@AshLeigh Don’t fight it. I’m never still. If I’m sitting down my leg is bopping up and down. If I’m on the phone I pace around the room. And I don’t do one thing at a time. If I’m watching TV I also read a book, maybe listen to music too. It drives some people nuts, but my brain just takes a lot to keep it occupied.

thorninmud's avatar

I teach Zen, which basically means that I help people sit still and focus.

Most people have a hard time with this, and it’s becoming worse with your generation. The options for distracting oneself have become so numerous and readily available that people commonly reach adulthood without ever having had to develop steady, undivided attention. But you’ve already reached an important first benchmark: you’ve turned your attention inward and recognized the unsteadiness of your mind. That’s a good beginning.

The next step is to deepen that introspection. Become a student of what your mind is doing, how your attention functions. Even as your mind is jumping all over the place—and your body is echoing that unsteadiness—develop a non-judgmental awareness of all that mental and physical fidgeting. You’ll begin to acquire a habit of knowing what your attention is up to, moment by moment. Think of this as meta-attention: attention to your attention. This alone will go a long way toward stilling things down.

To go further, you can deliberately put yourself in a situation where you exercise the skill of stilllng your body and mind. That’s what meditation is. You’ll probably find it frustrating, difficult and confining. Your mind will rebel against the discipline. Chances are you’ll drop it, because it’s so contrary to your fidgeting habit. But if you manage to stick with it, it’ll eventually lead to the kind of steadiness your hoping for.

wildpotato's avatar

One question: is this just random fidgeting, or do you find yourself repeating the fidget over and over, compulsively, with specific parts of your body? If so, you may want to get yourself evaluated for Tourette Syndrome. Your description of needing to be in motion reminds me of the way I experience my tics.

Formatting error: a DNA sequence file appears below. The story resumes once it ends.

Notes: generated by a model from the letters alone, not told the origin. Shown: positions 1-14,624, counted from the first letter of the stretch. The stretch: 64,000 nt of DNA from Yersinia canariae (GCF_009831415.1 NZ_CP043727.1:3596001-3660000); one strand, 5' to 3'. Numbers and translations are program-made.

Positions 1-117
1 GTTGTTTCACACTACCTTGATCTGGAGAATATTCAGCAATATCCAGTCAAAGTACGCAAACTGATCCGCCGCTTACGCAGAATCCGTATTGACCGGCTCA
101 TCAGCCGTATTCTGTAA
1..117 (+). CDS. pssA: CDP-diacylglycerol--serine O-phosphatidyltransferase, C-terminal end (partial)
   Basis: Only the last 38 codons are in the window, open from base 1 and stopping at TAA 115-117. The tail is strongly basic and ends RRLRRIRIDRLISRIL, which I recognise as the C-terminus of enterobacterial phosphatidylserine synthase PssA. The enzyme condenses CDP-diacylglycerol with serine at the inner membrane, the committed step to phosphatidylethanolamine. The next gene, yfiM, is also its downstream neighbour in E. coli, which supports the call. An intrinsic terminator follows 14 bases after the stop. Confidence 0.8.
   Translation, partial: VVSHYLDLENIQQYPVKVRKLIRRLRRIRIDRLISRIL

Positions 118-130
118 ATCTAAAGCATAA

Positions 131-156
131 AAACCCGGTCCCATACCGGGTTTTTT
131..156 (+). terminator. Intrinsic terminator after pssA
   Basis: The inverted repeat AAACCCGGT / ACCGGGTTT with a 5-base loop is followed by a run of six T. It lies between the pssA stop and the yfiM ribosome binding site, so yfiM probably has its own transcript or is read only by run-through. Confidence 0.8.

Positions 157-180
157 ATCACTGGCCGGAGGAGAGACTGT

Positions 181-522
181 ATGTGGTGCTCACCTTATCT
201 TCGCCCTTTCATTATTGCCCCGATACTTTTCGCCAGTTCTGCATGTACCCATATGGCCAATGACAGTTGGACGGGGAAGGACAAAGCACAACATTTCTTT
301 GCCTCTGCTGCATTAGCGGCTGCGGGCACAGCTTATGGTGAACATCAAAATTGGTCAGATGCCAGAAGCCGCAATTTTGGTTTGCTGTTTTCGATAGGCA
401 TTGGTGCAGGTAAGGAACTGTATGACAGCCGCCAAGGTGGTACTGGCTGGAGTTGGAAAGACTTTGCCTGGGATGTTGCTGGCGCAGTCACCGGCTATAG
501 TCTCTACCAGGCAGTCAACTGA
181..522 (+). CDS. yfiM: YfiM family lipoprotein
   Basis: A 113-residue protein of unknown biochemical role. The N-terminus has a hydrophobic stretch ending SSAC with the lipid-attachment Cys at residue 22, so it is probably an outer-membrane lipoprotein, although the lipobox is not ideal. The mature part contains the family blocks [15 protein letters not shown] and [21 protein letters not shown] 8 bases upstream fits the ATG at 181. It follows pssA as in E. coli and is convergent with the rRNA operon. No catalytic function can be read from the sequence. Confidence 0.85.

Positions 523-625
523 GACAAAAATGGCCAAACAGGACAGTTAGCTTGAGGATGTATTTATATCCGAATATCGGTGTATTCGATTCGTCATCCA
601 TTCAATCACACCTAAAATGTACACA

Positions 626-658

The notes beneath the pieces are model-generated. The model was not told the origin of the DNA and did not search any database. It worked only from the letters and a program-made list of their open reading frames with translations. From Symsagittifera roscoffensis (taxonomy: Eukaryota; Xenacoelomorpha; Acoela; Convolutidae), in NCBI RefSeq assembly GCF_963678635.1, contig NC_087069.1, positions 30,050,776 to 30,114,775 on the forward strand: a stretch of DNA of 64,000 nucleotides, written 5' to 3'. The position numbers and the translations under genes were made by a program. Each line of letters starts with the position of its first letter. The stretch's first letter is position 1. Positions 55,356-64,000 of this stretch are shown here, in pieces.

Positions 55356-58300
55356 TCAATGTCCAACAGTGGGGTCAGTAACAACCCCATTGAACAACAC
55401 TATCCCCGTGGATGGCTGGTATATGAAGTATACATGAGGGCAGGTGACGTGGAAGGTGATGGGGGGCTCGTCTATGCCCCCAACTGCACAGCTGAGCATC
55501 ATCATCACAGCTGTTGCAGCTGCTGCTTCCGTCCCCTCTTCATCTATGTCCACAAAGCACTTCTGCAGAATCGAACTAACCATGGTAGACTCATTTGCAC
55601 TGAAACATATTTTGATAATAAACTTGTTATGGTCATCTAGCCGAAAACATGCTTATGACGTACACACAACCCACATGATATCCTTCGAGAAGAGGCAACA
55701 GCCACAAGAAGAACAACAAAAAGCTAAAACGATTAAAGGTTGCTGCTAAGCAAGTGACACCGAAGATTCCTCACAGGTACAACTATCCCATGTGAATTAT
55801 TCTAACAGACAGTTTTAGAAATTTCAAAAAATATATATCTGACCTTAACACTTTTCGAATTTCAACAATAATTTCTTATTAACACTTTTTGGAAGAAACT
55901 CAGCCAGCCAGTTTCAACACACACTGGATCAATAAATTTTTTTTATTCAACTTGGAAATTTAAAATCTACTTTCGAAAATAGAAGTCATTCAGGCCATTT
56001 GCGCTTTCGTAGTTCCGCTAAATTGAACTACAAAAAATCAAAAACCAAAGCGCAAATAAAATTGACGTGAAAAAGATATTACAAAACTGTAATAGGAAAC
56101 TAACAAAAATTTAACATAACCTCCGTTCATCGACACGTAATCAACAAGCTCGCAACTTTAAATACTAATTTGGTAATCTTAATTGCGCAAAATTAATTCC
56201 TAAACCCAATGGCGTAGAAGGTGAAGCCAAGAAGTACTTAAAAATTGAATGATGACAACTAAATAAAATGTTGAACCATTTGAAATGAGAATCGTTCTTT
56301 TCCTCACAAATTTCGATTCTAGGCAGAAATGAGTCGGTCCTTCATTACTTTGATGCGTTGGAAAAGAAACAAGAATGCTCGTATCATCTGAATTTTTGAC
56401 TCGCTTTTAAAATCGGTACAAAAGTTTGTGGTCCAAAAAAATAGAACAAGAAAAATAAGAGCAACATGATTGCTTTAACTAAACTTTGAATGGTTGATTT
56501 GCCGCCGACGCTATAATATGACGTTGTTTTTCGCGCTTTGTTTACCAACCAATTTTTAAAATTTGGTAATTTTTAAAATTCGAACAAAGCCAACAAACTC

@thorninmud Your advice is compelling. I wonder if meditation could help control tics, as well as restlessness, or if their neurobiological grip on the brain is too strong.

thorninmud's avatar

@wildpotato That’s a great question. I haven’t personally known a Touretter who meditates, so I don’t have any good anecdotal experience to offer.

I was once remarking to my own teacher that despite the countless hours I’ve spent in a room full of people silently meditating, I’ve never once heard anyone hiccup. Statistically, I would have expected that at some point over the past twenty-two years some poor soul would get them, and there’s no way they would go unnoticed in that silent meditation hall; but no, never. My teacher, who’s been at this longer than I have, agreed that he’s never heard it either.

I know there’s not much of a correlation between hiccups and tics, but there does seem to be some general quelling of spasmodic firings.